This 'sad comics' list is utterly ludicrous, and really should just be removed altogether. It's headed by many bullet points of meaningless blather. And the content is just stupid. Funny gag about a notification bar in a flag being seen as a Randall making a flag for a conspiratorial three-state independence move? Comic about random funny security mishmashes (and clearly about border enforcements and laptop passwords - a very old issue) being seen as comments on Trump's presidency? Just a population distribution map being seen as Randall being 'still sad about election results'? A frigging bunch of funny emoji ideas being seen as SECRET REFERENCES to US politics, and not just the dumb things they very very obviously are? A comic about unnecessary reviews being seen as reference to nuclear war? New Year is.. maybe sad, kind of? But pretty spurious. A comic about focus being seen as political commentary. Every freaking comic here is somehow linked to Trump. Most for no reason whatsoever.

The only person wasting time here is me, for some reason pointing out the utter meaninglessness and ridiculousness of this list. I'll go prune it now. -- 00:38, 10 January 2018 (UTC)
I reverted the edit that took an axe to the 'Sadness' section, as it seemed needlessly antagonistic. The section may need some culling or re-presenting, but it should be done in a more dispassionate way. For the most part, perhaps simply putting a statement at the top of the section noting that it represents speculative interpretation would suffice? (Also, for an edit that purported to be fixing spelling and grammar, it was somewhat rife with typos and grammatical errors.) 09:44, 10 January 2018 (UTC)

A) Why does the sad comics list exist (see comment above)? B) If it did have a reasonable argument for existing, why is it in here and not in its own category? C) If it should not have its own category, wouldn't it be more reasonable to put it in a table? D) How the hell are vomiting emojis supposed to represent a significant connection to Trump? E) A flag with 3 stars. Definitely connected to the Trump election/inauguration. F) The list is just stupid in general. Halo422 (talk) 14:25, 10 January 2018 (UTC)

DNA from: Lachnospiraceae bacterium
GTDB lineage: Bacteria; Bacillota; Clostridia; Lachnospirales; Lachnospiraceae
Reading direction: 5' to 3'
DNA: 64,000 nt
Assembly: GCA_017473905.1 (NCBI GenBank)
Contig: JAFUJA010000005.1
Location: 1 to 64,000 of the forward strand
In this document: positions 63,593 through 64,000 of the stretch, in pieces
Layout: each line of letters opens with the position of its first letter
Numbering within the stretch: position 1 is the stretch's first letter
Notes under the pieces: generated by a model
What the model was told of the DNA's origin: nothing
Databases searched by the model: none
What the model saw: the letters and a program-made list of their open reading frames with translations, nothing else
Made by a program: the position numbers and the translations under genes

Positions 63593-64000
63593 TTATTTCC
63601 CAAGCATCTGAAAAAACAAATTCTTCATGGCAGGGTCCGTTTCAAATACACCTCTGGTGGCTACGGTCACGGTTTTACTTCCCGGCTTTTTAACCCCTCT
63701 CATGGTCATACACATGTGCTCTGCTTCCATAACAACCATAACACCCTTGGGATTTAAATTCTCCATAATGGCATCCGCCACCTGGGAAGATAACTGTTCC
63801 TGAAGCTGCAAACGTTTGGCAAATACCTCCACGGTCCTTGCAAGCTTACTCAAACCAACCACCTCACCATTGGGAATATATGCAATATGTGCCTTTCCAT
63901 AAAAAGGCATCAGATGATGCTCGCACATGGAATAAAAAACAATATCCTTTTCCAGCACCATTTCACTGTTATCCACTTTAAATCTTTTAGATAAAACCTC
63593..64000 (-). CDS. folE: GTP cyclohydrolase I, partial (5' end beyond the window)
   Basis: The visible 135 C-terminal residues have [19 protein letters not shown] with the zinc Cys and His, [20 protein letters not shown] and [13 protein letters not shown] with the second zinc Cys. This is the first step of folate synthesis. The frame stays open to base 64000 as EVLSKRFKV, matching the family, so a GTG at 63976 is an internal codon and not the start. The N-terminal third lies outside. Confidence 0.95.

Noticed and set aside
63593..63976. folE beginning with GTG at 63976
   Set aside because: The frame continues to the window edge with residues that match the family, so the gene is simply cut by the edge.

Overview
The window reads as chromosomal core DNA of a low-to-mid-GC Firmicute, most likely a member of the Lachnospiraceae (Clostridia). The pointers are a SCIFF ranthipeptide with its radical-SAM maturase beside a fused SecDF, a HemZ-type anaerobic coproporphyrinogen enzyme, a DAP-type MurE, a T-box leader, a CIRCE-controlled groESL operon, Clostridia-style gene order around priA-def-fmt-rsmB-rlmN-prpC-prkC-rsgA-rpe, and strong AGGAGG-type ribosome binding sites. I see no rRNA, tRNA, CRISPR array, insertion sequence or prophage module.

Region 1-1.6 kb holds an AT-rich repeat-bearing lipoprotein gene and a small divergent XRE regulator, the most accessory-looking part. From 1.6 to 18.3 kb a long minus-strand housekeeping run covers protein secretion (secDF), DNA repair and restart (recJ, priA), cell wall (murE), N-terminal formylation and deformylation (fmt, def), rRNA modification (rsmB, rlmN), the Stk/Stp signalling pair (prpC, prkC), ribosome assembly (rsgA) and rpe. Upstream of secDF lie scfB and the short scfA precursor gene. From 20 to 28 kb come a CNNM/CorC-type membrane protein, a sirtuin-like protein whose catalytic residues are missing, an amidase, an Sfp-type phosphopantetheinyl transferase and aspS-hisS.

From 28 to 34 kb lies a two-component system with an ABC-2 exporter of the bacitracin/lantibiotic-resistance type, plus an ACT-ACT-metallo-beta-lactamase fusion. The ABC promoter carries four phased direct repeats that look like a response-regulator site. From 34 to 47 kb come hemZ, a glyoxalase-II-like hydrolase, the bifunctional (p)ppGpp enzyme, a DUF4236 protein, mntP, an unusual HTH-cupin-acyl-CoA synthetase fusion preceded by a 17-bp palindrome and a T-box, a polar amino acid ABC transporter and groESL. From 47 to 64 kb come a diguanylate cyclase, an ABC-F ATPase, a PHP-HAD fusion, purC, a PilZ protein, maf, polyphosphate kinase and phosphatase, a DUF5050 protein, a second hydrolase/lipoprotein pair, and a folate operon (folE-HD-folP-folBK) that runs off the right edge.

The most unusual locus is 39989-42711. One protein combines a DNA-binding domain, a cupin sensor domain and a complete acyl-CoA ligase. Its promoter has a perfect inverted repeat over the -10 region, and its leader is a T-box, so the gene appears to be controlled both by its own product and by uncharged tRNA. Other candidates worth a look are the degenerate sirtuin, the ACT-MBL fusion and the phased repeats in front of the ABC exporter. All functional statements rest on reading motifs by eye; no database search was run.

This utterly ludicrous 'sad comics' list only exist because just one single editor likes and maintains it. Of course it's NOT a trivia belonging to this comic which was released BEFORE the election. Randall just shows his choice to vote and he further provides some hints how to vote. So in general the entire trivia should be removed because it doesn't explain anything of this particular comic. AND if all that mentioned sad comics are really sad is highly questionable, but more worse that's also mentioned all over at the other comic explanations and nobody had criticized this before.--Dgbrt (talk) 21:20, 11 January 2018 (UTC)

Ok, not American-from-US, and frankly finding Trump amusing (Nobel!! Ha!) Anyway....why, in the comment, is Danish or possibly Megan "setting up the kite for black hat"? She's a competent and confident woman, whichever she is, and if she's setting up a kite she probably intends to fly it herself. Black Hat is just there to applaud. 07:39, 9 July 2018 (UTC)


I've moved entries from 2016 to a sub-page mentioned at the top, I removed the mentioning of "trolls" because a moderator always has to be polite. Nevertheless there are at least four major issues here to be solved (maybe more):

The transcript is not standard.
The table at the explanation is bad layout.
The title text is bad explained, the German Chancellor Angela Merkel is irrelevant here but Barack Obama's famous speech "Yes, we can" has to be mentioned.
The "Sad comics" section at trivia doesn't belong to this comic.

I am happy about any input here at the discussion or even more at the explanation. --Dgbrt (talk) 21:27, 27 October 2018 (UTC)

I've squeezed the "Sad comics" section, but that's a preliminary solution. We can delete that irrelevant content, but maybe there is a better place for this. Most referenced comics are not actually sad, but maybe we should preserve a reference at this trivia to other comics, entitled by a less sad, whining, header. --Dgbrt (talk) 21:52, 27 October 2018 (UTC)
Sad comics tivia moved to Sad comics. --Kynde (talk) 13:51, 2 November 2018 (UTC)